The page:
China-backed dam threatens Indigenous people in the Philippines
Proposed $800m project will involve construction of 143-metre dam that will flood thousands of acres of Indigenous land.
Kibawe, Philippines – The Pulangi River flows through the remote Pantaron range of central Mindanao, where the Manobo Indigenous people move between their small riverside encampments by boat; their livelihood depends on growing food and medicinal plants in mountains they consider sacred.
But an $800m China-backed hydropower dam project is set to drastically change this landscape in the southern Philippines, displacing dozens of Indigenous communities who call this tranquil river basin in Bukidnon province home.
Local Indigenous leaders do not want to move. But they say their voices have been muzzled by the militarisation of Mindanao, which has made communities fearful of organising to protect their ancestral lands.
The proposed 250-megawatt South Pulangi Hydroelectric Power Plant project, located about three hours north of Davao City, the hometown of President Rodrigo Duterte, will mean the construction of a 143-metre dam and a reservoir that will flood about 2,833 hectares (7,000 acres) of Indigenous land in four towns, according to documents obtained by Al Jazeera.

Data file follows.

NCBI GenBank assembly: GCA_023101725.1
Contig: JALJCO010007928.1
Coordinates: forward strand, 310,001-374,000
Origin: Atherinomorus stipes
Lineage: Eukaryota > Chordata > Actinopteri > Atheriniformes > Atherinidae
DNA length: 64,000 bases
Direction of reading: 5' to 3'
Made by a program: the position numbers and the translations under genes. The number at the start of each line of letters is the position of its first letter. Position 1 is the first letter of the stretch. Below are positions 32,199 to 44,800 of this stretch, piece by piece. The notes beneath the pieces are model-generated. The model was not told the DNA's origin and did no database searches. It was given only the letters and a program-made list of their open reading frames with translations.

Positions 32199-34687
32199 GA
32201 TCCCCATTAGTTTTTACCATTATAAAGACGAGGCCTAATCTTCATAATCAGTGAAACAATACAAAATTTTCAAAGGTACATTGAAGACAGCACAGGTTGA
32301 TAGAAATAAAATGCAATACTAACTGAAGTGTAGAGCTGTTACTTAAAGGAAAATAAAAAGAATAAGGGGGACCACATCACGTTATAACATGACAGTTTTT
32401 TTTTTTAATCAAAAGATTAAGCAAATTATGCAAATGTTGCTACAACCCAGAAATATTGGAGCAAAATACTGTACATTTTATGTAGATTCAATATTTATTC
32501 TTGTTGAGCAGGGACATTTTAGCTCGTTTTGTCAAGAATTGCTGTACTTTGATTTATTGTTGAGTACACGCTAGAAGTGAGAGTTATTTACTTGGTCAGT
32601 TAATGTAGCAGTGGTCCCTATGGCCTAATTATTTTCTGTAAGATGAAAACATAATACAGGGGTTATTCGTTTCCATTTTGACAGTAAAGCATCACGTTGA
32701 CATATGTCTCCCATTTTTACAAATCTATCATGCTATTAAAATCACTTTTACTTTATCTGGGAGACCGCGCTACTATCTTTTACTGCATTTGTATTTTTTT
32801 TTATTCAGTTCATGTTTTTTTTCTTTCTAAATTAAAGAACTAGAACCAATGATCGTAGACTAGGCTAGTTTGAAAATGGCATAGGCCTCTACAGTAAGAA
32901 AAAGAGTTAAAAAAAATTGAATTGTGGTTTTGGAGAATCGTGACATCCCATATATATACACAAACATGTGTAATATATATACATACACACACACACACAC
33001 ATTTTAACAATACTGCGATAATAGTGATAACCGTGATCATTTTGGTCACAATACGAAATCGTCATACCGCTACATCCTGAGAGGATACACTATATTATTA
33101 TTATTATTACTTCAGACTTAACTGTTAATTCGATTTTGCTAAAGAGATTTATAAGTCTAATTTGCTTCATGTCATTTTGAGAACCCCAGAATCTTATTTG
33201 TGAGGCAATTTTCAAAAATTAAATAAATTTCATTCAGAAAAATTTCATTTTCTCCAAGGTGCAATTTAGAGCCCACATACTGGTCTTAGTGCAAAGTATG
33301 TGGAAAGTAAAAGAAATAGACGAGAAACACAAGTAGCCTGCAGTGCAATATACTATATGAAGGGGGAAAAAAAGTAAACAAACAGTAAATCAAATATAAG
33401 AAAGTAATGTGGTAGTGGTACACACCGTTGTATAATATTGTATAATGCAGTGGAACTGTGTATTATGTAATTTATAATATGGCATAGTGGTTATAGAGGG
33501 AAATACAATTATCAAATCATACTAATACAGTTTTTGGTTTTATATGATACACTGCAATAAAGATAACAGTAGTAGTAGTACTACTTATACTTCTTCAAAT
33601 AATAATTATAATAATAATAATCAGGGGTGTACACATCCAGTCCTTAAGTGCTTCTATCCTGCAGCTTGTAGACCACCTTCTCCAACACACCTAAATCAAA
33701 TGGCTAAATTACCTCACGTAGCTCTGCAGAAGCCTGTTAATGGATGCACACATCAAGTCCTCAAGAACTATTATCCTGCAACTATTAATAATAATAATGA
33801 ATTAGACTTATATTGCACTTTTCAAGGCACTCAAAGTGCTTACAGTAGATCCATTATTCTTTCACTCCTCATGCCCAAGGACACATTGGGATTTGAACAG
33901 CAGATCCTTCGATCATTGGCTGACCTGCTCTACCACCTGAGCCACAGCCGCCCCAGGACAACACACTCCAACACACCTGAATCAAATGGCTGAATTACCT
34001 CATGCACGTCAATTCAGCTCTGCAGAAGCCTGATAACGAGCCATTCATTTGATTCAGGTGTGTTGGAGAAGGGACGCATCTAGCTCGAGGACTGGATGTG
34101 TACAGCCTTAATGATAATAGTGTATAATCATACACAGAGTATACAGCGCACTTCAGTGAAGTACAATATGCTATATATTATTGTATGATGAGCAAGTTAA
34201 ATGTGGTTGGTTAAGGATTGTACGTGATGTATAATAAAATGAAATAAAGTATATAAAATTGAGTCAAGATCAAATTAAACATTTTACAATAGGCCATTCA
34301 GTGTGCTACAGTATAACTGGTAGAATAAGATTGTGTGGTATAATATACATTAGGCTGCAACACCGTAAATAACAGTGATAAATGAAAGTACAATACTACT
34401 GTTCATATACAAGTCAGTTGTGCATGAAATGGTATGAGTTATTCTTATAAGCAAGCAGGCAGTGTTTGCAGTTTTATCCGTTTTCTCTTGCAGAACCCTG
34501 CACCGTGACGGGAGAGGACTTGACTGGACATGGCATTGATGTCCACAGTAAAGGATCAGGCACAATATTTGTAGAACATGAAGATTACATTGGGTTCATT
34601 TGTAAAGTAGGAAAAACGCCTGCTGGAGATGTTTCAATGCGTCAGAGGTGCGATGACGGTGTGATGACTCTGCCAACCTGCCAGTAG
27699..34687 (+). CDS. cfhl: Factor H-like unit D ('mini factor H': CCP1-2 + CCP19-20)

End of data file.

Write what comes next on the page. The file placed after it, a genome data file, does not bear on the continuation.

According to a 2018 project plan released by Pulangi Hydro Power Corporation, or PHPC, construction will affect the residents of 20 communities.
There are 30,000 people living in the area, according to 2015 census data. Not all will be subject to relocation but residents in the lush mountain communities have not received exact figures of affected households.
Those who will be directly affected say no one has asked for their permission to proceed with the project as required by law.
“They did not follow the proper legal process,” said Nilo Cabungcal, vice chairman of the Manobo Pulangihon Tribal Council and a member of the Save Pulangi Alliance. “There is no consent.”
PHPC president and CEO Josue Lapitan signed the $800m contract agreement with Dong Bin, chairman of China Energy Engineering Co Ltd in April 2019, on the sidelines of the 2nd Belt and Road Forum in Beijing, which Duterte attended.
The project “aims to improve power supply reliability and resilience” the country’s Department of Trade and Industry said in a statement.